Intel DCM GM divulges on the future of data centre management
FYI, this story is more than a year old
As advances in hardware have slowed, it’s the massive leaps and bounds in software that has seen data centre innovation continue its relentless march forward.
This has seen huge growth and evolution in data centre management solutions. To garner a better understanding of the industry and what’s to come, we conducted a Q&A session with Intel Data Centre Management Solutions general manager Jeff Klaus.
“Having been in this industry for twenty years, it’s been interesting to watch the evolution of how we approach data centre operations and the impact of our digital world,” says Klaus.
“New features that integrate the latest technologies and take into consideration the impact our industry has globally makes me excited to see how we will evolve in the next twenty years and beyond.”
Klaus says there are currently several trends emerging in data centre management, driven by the world’s insatiable appetite for data.
“The data centre industry is seeing an increased eagerness for innovation that makes a tangible impact,” says Klaus.
“Whether it’s managing operations on the edge, implementing AI-driven processes, or adopting greener management tactics, there is no doubt companies are hungry for what’s new and next. When it comes to data centre management solutions, IT teams are constantly looking for ways to enhance control over their infrastructure and invest in tools to decrease operational costs, fully optimise infrastructures and offer access to remote management.
Sustainability and energy efficiency are big issues in data centre circles, and Klaus believes that effective data centre management solutions could be the solution.
“So often I see data centre managers centred on efficiency—and rightly so as it drives their business’ bottom line—but what they are missing with this intense focus is the opportunity to create sustainable systems. An example of this is how data centre managers approach power consumption,” says Klaus.
“According to our recent study with Dell EMC, 87 percent of respondents reported issues related to power as a top priority. On a global scale, the data centre industry is consuming 200 terawatt-hours of power each year—which equates to one-tenth of the total global usage—and rising. Data centre management tools offer the opportunity to reduce power levels within infrastructures, resulting in a decrease in IT expenses and environmental impact.”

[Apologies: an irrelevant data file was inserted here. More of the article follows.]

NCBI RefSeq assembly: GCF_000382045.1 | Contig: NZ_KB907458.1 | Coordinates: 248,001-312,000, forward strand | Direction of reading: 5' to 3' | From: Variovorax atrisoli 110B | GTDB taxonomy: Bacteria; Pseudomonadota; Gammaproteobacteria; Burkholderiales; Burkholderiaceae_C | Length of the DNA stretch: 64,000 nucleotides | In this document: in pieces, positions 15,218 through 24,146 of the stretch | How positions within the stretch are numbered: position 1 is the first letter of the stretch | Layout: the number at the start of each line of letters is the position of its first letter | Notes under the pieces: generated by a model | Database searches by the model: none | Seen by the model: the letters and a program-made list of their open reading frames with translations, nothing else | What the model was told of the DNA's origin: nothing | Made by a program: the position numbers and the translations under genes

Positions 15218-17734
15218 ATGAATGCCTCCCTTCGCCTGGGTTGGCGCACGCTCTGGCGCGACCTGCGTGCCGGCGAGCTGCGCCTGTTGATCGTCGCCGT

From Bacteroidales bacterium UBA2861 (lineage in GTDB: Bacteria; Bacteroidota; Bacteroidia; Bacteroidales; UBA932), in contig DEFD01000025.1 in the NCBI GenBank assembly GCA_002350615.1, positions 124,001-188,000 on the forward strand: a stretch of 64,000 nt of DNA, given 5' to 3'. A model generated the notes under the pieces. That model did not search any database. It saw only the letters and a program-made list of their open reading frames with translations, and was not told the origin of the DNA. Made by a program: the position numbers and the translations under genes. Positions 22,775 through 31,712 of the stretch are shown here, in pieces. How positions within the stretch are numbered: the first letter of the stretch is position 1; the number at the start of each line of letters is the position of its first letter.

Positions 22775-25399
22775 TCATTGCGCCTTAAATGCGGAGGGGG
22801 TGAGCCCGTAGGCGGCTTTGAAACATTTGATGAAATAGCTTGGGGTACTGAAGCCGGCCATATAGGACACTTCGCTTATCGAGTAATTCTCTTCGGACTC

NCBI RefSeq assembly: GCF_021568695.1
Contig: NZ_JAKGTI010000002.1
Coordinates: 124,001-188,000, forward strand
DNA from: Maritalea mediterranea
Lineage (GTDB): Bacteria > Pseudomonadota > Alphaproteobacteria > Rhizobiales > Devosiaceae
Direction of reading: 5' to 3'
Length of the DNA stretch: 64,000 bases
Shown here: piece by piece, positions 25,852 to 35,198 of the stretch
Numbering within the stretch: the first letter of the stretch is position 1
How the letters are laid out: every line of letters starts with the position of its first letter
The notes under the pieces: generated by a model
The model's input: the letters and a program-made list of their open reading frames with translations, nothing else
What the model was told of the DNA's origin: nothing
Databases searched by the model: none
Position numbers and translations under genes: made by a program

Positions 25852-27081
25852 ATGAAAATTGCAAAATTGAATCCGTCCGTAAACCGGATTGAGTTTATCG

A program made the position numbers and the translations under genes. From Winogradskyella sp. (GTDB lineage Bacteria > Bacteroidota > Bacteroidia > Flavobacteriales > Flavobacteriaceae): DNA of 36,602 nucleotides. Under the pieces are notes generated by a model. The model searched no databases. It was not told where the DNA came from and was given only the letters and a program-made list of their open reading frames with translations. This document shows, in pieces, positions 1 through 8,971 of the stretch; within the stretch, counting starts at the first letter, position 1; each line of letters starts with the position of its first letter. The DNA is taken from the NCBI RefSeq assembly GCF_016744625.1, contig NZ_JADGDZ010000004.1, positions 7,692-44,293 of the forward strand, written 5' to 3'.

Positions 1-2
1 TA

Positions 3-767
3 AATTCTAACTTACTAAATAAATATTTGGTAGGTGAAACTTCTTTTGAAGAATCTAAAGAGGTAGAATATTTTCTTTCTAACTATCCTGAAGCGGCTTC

From a cynical (or even realist) point of view, one could say that the reason data centres around the world have been rather sluggish to adopt more sustainable practices is because they don’t want to hurt their bottom-line. Despite this, Klaus says it is possible to be both environmentally conscious and profitable.
“Over the past few years, we’ve seen the exploration of green data centre options span from ecosystems submerged in the ocean to data centres located in the Arctic. While these efforts have shown a positive impact, it’s time for the industry to identify a solution that can be quickly implemented on a large scale for a low cost,” says Klaus.
“Data centre management tools provide this perfect combination, offering an investment that justifies itself with millions of dollars in savings by identifying ways to optimise power usage. In fact, Intel DCM recently worked with an organisation looking to meet facility power regulations and social demand for energy conservation. Over the course of the implementation, not only was their team able to cap power consumption to meet standards based on the data they received, but also decreased power consumption by 2-4 percent which allowed them to save big on electricity fees.”
Some believe the effectiveness data centre management solutions can be limited when it comes to older infrastructure, but on this, Klaus is adament.
“Our ultimate goal is to assist companies in the modernisation of data centre operations and often for older infrastructures, data centre management solutions are the first step towards digital transformation,” says Klaus.
“These tools widen the scope of view data centre managers are operating with that help them make critical decisions for their infrastructure. With real-time visibility into health utilisation, rack density, thermal monitoring and power usage, data centre management tools equip teams with a well-rounded view of operations that results in better modernisation decisions.”